Lehmän kallo
Sannin maalauksia
Sannin maalauksia
Sannin maalauksia

“Lutheranism removed all traces of paganism. However the Orthodox Church permitted symbols from nature-based religion. This is why the bird chick, the soul bird or kukkilintu, and the tree of life live on in the East. I have my own nature-based faith.”

“Lutheranism removed all traces of paganism. However the Orthodox Church permitted symbols from nature-based religion. This is why the bird chick, the soul bird or kukkilintu, and the tree of life live on in the East. I have my own nature-based faith.”

“Lutheranism removed all traces of paganism. However the Orthodox Church permitted symbols from nature-based religion. This is why the bird chick, the soul bird or kukkilintu, and the tree of life live on in the East. I have my own nature-based faith.”

Sannin maalaus

Finland’s national epic, the Kalevala, celebrates the country’s indigenous deities and was instrumental in the development of the Finnish national identity. It was written by Elias Lönnrot, a Finnish physician, philologist and collector of traditional Finnish oral poetry and is considered to be one of the greatest works of Finnish literature.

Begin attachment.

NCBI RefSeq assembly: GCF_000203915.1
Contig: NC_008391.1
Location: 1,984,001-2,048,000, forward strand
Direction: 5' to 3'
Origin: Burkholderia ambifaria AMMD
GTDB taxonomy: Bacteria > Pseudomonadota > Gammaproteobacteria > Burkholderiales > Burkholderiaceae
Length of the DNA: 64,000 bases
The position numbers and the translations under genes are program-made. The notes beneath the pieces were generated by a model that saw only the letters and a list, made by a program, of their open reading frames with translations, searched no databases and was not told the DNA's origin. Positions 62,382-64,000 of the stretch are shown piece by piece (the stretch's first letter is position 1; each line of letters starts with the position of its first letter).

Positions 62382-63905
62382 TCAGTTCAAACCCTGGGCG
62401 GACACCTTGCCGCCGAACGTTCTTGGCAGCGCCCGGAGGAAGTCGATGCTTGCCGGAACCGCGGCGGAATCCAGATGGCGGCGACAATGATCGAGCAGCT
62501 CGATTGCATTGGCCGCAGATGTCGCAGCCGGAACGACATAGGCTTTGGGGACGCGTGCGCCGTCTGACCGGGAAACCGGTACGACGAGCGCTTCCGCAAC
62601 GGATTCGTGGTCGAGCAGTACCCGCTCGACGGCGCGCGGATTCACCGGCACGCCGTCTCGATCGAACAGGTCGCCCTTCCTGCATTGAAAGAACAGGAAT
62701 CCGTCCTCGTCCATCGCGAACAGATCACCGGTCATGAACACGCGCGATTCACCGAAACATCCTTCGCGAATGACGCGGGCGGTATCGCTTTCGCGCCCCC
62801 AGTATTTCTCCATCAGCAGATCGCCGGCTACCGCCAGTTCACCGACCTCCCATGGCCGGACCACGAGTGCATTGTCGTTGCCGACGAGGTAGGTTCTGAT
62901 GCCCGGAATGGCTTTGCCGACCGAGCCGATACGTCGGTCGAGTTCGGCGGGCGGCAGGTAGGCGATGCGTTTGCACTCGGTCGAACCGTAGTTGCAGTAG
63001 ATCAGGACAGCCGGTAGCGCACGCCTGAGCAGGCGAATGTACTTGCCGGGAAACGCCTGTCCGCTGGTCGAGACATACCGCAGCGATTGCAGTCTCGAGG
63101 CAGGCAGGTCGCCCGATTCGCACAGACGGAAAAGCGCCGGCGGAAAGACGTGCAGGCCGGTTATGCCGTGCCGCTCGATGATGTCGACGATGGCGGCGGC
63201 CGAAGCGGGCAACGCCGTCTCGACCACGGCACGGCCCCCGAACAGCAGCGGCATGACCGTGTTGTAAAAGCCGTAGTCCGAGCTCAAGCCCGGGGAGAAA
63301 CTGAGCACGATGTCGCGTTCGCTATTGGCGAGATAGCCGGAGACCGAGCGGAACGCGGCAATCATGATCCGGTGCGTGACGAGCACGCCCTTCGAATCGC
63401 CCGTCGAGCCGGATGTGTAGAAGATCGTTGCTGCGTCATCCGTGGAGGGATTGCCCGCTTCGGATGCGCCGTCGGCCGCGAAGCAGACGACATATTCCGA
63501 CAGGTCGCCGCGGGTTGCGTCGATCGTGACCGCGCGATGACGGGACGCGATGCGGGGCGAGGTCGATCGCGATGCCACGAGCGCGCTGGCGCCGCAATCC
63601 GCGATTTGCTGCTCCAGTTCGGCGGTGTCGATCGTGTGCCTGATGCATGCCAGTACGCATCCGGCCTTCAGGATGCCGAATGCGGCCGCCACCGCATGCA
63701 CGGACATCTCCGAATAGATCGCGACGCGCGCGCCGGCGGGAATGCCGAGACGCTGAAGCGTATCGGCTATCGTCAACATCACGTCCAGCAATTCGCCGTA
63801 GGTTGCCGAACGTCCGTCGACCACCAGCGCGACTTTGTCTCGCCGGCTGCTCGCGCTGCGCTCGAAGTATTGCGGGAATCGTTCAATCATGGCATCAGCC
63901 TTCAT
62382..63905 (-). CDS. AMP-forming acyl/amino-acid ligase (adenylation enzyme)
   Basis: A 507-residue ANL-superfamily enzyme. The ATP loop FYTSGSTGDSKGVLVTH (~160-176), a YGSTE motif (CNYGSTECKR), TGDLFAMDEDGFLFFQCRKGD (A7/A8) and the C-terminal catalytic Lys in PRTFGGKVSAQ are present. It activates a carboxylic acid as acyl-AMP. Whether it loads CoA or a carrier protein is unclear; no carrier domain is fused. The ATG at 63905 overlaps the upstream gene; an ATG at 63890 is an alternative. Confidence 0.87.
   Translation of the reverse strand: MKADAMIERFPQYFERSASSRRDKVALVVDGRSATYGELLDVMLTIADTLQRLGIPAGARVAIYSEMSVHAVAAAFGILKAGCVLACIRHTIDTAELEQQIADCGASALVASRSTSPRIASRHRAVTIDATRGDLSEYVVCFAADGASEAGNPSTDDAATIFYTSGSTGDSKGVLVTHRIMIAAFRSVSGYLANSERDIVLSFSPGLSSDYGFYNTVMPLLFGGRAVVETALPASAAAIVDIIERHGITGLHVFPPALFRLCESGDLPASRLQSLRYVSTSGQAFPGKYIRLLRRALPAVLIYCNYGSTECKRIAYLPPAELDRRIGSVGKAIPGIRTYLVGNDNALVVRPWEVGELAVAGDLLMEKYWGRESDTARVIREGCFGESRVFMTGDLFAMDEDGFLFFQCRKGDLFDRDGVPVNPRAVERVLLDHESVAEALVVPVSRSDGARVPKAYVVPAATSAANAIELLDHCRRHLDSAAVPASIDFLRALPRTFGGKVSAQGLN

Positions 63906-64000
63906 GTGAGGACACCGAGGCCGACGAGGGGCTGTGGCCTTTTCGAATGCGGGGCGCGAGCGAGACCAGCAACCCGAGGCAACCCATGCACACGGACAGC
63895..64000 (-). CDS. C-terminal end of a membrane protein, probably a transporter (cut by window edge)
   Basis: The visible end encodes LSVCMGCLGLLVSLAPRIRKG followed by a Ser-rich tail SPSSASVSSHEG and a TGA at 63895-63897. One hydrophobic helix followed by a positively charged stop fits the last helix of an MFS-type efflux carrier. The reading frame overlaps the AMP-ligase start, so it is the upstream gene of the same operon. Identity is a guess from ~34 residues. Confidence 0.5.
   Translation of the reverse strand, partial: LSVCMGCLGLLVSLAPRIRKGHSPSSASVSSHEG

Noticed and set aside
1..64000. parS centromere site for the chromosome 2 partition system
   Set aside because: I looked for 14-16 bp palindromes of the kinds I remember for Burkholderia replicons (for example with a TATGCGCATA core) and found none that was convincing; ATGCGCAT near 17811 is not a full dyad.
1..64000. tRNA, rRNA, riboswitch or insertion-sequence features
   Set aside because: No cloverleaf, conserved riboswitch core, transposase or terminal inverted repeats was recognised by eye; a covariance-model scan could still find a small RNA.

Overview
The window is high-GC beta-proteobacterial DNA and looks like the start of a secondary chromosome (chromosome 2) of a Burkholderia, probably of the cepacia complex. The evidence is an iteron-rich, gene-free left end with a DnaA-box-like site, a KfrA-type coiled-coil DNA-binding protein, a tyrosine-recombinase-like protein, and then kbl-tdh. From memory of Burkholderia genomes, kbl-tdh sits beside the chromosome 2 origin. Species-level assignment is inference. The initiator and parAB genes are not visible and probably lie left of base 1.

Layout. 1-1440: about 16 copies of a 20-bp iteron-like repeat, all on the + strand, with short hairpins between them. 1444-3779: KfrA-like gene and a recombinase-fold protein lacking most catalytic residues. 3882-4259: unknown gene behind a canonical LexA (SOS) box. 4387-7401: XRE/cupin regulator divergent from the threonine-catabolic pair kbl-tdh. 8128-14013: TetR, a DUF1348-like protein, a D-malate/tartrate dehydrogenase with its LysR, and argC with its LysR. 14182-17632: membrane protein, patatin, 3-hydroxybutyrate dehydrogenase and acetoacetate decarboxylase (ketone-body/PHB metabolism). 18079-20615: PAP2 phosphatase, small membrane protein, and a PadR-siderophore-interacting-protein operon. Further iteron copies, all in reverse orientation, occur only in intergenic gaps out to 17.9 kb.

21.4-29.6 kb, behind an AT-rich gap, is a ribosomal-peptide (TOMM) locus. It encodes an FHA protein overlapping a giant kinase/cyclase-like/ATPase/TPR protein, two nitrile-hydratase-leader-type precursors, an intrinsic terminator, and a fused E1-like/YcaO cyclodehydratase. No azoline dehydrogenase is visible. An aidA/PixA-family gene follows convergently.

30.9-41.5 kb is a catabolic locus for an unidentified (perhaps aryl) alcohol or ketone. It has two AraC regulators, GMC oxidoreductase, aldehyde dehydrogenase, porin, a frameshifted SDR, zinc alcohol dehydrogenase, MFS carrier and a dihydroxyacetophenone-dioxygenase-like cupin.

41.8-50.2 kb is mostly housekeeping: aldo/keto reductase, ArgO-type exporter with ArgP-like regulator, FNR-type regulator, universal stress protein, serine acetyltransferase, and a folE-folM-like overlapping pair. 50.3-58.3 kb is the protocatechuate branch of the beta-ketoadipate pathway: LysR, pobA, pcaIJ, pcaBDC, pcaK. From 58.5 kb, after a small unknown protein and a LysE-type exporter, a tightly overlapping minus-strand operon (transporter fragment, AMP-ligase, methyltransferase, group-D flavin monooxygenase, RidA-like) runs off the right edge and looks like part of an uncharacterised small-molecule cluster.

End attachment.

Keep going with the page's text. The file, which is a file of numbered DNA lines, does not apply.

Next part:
Finland’s national epic, the Kalevala, celebrates the country’s indigenous deities and was instrumental in the development of the Finnish national identity. It was written by Elias Lönnrot, a Finnish physician, philologist and collector of traditional Finnish oral poetry and is considered to be one of the greatest works of Finnish literature.